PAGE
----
The civil cases are on hold until after the verdict in the criminal trial .
Innocent spouse or full partner?
Though Marjorie Hatch's various attorneys have characterized her as an innocent bystander in the meltdown of Coastal Escrow and the shuttering of not only that firm, but also Coastal Title Services and Hatch and Doty P.A., bank records tell a different story.
Testimony and evidence in the case has shown that when money came into Coastal Escrow to be held in trust pending a closing or other real estate transaction, the funds went into the company's Wachovia checking account. When checks were written to cover shortages at Hatch and Doty or to subsidize the personal and business expenses that Ira Hatch racked up, those funds were drawn from the Wachovia checking account.
Three sets of signature cards updated in 2003 and 2005 show Margaret P. Hatch as not only a signer, but as having a key role with the company.
A Wachovia Corporate Resolution for Depository Authorization dated March 19, 2003, bearing the signature of Margaret P. Hatch, lists her as owner of the company. An updated signature card filed on Nov. 20, 2003 lists Margaret P. Hatch as operations manager of Coastal Escrow Services Inc. Similar papers dated Jan. 6, 2005 list Margaret P. Hatch as treasurer of Coastal Escrow Services Inc. next to her signature.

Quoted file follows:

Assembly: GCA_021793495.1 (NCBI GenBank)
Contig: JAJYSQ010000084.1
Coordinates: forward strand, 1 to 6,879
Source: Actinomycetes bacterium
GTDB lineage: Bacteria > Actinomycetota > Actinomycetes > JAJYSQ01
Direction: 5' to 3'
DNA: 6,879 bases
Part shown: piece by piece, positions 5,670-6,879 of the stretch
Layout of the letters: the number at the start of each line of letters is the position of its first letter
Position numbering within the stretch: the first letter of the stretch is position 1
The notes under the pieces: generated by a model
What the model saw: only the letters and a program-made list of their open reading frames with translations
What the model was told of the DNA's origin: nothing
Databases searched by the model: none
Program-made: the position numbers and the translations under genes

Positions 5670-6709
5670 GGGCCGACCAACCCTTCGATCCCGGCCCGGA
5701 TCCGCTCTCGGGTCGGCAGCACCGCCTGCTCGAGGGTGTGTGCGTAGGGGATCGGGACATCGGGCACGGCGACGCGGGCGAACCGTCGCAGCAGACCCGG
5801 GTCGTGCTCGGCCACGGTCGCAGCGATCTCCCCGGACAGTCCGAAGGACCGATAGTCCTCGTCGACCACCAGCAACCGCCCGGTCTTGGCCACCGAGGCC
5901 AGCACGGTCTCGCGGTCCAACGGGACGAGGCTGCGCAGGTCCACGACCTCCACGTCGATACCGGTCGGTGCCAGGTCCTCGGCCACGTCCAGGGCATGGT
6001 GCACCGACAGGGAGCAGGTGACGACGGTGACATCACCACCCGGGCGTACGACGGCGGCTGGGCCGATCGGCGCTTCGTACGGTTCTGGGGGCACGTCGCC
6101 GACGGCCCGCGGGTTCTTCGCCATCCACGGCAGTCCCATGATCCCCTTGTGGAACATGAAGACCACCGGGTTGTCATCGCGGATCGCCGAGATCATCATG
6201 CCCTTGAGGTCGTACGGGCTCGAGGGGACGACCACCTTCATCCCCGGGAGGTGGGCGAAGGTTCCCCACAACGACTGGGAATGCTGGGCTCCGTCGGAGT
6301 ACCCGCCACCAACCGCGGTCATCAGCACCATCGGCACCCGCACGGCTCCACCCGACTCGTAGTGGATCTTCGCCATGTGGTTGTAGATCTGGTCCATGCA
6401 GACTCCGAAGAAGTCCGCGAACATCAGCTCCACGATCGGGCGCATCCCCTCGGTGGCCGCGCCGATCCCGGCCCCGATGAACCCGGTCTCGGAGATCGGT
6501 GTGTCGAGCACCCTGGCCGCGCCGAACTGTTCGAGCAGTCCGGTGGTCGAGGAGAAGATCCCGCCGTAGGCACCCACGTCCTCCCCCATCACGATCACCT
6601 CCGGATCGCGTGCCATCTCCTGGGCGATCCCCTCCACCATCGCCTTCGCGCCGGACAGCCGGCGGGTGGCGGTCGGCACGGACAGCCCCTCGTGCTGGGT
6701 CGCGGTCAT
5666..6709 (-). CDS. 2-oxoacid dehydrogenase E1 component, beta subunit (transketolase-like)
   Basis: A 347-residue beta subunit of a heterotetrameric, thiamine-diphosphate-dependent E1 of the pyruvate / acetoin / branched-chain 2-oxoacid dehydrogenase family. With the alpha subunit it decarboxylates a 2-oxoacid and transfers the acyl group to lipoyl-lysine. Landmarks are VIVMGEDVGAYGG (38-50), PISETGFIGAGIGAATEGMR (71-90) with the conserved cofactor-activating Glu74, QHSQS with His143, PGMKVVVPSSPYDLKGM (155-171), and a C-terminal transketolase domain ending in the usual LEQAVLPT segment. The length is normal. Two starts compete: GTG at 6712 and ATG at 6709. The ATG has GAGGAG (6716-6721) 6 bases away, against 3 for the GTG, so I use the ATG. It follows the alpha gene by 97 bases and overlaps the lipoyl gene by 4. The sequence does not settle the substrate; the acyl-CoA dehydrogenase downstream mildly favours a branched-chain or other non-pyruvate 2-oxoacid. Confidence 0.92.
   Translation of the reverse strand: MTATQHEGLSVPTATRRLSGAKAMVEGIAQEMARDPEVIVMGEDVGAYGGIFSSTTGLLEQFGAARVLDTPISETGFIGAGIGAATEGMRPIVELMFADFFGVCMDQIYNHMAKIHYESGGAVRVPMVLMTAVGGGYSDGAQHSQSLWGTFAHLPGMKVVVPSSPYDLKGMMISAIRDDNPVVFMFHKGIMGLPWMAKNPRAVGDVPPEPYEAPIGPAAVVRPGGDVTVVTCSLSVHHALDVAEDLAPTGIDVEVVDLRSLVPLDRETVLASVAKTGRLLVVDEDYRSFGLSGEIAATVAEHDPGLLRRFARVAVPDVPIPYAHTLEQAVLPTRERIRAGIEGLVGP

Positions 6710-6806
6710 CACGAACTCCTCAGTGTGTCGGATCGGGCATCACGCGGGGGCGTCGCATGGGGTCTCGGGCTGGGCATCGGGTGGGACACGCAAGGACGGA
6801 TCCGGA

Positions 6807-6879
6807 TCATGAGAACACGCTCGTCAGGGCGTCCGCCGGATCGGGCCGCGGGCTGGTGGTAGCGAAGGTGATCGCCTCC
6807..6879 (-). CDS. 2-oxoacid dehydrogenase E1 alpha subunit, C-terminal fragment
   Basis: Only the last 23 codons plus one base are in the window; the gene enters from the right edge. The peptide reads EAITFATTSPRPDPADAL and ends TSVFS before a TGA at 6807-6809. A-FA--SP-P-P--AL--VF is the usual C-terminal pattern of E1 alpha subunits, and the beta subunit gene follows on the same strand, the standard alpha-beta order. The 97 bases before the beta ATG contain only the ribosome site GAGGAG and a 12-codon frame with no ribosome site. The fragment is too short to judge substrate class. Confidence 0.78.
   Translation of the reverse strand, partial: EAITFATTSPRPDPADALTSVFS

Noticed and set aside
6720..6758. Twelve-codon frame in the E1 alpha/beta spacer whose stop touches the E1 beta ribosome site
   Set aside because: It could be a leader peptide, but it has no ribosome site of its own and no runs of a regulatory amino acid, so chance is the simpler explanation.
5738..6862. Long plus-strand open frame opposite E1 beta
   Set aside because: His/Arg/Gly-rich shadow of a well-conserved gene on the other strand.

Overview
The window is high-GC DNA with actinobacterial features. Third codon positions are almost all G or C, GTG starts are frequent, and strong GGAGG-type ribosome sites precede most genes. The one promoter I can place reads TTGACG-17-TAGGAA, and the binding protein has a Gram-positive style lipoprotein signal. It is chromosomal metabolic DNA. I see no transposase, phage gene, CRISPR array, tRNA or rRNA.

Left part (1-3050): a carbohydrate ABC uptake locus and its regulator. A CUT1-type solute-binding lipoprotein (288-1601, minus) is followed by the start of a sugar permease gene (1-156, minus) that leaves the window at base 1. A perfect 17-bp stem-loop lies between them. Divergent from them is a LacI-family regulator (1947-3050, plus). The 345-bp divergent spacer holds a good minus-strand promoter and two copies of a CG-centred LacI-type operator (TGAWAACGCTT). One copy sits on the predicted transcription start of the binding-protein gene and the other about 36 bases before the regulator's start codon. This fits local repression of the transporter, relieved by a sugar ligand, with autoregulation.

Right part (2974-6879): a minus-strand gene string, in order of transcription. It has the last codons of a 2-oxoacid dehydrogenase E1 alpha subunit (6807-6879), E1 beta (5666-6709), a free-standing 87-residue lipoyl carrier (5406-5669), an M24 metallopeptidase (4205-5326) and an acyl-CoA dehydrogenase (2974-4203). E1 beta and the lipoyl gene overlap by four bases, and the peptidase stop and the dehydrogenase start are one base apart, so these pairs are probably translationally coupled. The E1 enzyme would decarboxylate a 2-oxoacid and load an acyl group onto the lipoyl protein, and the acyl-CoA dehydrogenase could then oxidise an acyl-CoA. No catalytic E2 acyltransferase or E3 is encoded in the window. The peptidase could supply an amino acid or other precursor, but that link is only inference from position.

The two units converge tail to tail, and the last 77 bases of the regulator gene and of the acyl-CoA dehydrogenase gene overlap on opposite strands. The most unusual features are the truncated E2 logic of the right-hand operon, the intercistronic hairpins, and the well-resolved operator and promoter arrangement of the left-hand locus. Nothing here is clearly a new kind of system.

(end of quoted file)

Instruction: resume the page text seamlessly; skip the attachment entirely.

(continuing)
It was also commonly known that Marjorie Hatch was an owner of Coastal Escrow. Ira Hatch, questioned in a deposition on Nov. 11, 2006 on an unrelated case, testified as much.
"My wife and I own a company called Coastal Title Services Inc. We also own a company called Coastal Escrow Services Inc. and there's a personal management company that we operate out of here called Orchid Management Corp.," Hatch told the attorney conducting the deposition.
Later on, he was asked, "You mentioned you worked with Coastal with your wife?"
"Correct," Hatch said.
"What's your wife's name?"
"Marjorie Hatch," he said.
"Does she work here in the office?"
"She doesn't work full time, but when she does work she works up here, yes," Hatch said.
During that time period, former employees testified that accounts were frequently running in the red and had been for years, necessitating frequent and sizeable "loans" from Coastal Escrow to cover Hatch's personal and business expenses.
Coastal Escrow staffer Amelia Lennon was tasked with calling the bank every morning to check balances on not only the Hatch business accounts, but also Ira and Marjorie Hatch's personal checking account at Gulfstream Business Bank, where Marjorie Hatch served on the Advisory Board.